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+ - School district goes "all in" on Open Source with 3500 Linux laptops->

Submitted by lerchie
lerchie (3858459) writes "Charlie Reisinger, IT director of the Penn Manor School District in Pennsylvania discusses how they converted to Open Source software on both the desktop level and at an infrastructure level. The schools also give the students the freedom to tinker with the Linux laptops they are assigned, with each student having root access to their machines."
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+ - Linux Foundation Announces Major Network Functions Virtualization Project->

Submitted by Andy Updegrove
Andy Updegrove (956488) writes "The Linux Foundation this morning announced the latest addition to its family of major hosted open source initiatives: the Open Platform for NFV Project (OPNFV), Its mission is to develop and maintain a carrier-grade, integrated, open source reference platform for the telecom industry. Importantly, the thirty-eight founding members include not only cloud and service infrastructure vendors, but telecom service providers, developers and end users as well. The announcement of OPNFV highlights three of the most significant trends in IT: virtualization (the NFV part of the name refers to network function virtualization), moving software and services to the Cloud, and collaboratively developing complex open source platforms in order to accelerate deployment of new business models while enabling interoperability across a wide range of products and services. The project is also significant for reflecting a growing recognition that open source projects need to incorporate open standards planning into their work programs from the beginning, rather than as an afterthought."
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+ - Apple Fixes Shellshock in OS X

Submitted by jones_supa
jones_supa (887896) writes "Apple has released the OS X Bash Update 1.0 for OS X Mavericks, Mountain Lion, and Lion, a patch that fixes the "Shellshock" bug in the Bash shell. Bash, which is the default shell for many Linux-based operating systems, has been updated two times to fix the bug, and many Linux distributions have already issued updates to their users. When installed on an OS X Mavericks system, the patch upgrades the Bash shell from version 3.2.51 to version 3.2.53. The update requires the OS X 10.9.5, 10.8.5, or 10.7.5 updates to be installed on the system first. An Apple representative told Ars Technica that OS X Yosemite, the upcoming version of OS X, will receive the patch later."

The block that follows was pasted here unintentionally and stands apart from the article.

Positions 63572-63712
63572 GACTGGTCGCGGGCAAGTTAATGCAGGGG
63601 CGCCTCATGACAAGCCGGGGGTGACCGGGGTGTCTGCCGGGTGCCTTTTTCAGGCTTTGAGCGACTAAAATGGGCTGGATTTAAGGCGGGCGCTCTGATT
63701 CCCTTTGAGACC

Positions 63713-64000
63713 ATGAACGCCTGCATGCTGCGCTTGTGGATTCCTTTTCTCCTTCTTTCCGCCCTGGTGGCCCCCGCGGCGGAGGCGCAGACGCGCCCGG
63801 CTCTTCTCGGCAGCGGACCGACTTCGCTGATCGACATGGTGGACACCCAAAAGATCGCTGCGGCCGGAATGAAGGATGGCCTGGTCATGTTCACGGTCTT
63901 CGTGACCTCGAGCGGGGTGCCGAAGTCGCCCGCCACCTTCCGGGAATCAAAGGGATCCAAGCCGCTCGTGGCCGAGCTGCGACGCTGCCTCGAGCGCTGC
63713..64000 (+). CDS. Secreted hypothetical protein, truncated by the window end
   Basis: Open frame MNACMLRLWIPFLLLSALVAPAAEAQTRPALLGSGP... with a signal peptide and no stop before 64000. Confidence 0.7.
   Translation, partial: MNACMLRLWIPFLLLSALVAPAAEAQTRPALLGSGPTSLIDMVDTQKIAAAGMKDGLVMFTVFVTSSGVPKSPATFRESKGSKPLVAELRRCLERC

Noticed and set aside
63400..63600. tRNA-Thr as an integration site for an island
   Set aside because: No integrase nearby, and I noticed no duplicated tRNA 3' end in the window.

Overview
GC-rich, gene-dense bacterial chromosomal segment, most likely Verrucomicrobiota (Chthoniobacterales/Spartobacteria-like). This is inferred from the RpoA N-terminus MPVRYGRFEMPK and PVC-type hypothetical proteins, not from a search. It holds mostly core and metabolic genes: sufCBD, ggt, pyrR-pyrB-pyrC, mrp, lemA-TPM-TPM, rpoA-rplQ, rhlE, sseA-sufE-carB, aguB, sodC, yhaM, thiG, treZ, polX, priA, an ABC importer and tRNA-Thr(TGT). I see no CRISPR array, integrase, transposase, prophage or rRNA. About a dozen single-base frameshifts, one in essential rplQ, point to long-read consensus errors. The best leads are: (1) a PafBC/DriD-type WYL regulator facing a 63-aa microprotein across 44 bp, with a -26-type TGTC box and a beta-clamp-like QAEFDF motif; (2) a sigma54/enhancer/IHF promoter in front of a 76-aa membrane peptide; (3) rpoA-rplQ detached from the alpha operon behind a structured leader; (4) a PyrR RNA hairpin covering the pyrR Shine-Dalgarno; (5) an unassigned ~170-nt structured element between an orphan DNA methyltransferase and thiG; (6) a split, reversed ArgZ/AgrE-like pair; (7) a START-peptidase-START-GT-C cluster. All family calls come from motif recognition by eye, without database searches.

Comment: Re:Soon to be patched (Score 1) 317

by jones_supa (#48020249) Attached to: Bash To Require Further Patching, As More Shellshock Holes Found
Blaster (and Mydoom, Sasser, Loveletter, all the classics) is from the era when vulnerabilities actually were a very serious problem with Microsoft software, including Windows, Outlook, Internet Explorer, Internet Information Server. Back then, Linux still did provide significant benefits over that junkpile. But times have changed.

Comment: Re:highly damaging to linux on the server (Score 1) 317

by jones_supa (#48018879) Attached to: Bash To Require Further Patching, As More Shellshock Holes Found

Except that Windows probably has just as many holes only you dont know about them because they aren't public or because Microsoft has decided not to invest the engineering resources to fix them or because Microsoft has fixed them in a patch but the actual security flaw is still unknown publicly.

Innocent until proven guilty. All I see is that the Microsoft vulnerabilities are no more in the headlines.

You could as well say that Heartbleed and Shellshock are just scraping the surface, and are an indicator that open source might have more dragons lurking.

Comment: Advertise it as a positive thing (Score 2) 157

by jones_supa (#48014091) Attached to: Ask Slashdot: Software Issue Tracking Transparency - Good Or Bad?

The sales and marketing team didn't like this. Their argument is that competitors use this against us to paint us as producers of buggy software.

The competitors very well might do that. Going with an open development process always means handing the knife to your competitors in some extent. However, in your case, you could counter the effect with your own marketing, by boasting that you are fully committed to openness and are upfront about possible problems, unlike your sleazy competitors who swipe issues under the carpet. If you otherwise make quality software, I'm sure your customers would see value in that.

Comment: Re:Desktop GUI (Score 1) 131

by jones_supa (#48014047) Attached to: Ubuntu Touch For Phones Hits RTM, First Phones Coming This Year

Choice is good, for people who want choice. If you don't want choice, feel free to stick to Apple or Windows, both of which are happy to steer you into their corporate locked-in ecosystems.

I still feel more free under Windows and Mac, as there is more software available to allow me to express the things that I want to do with my computer. There is many kinds of freedom, see?

Anyway. One feature which really hurts Linux desktop is the package management. It works really well when you want to install things just from the distro's own walled garden repositories, but it's a real pain in the ass for third parties. Often you have to target a certain distro and even a certain version of it, and very carefully make sure that all the library dependencies and things like that match. It's hard to support something like that. This is also the reason why Valve went with the "steam-runtime" library pack, to at least try to provide some kind of predictable platform.

"In matters of principle, stand like a rock; in matters of taste, swim with the current." -- Thomas Jefferson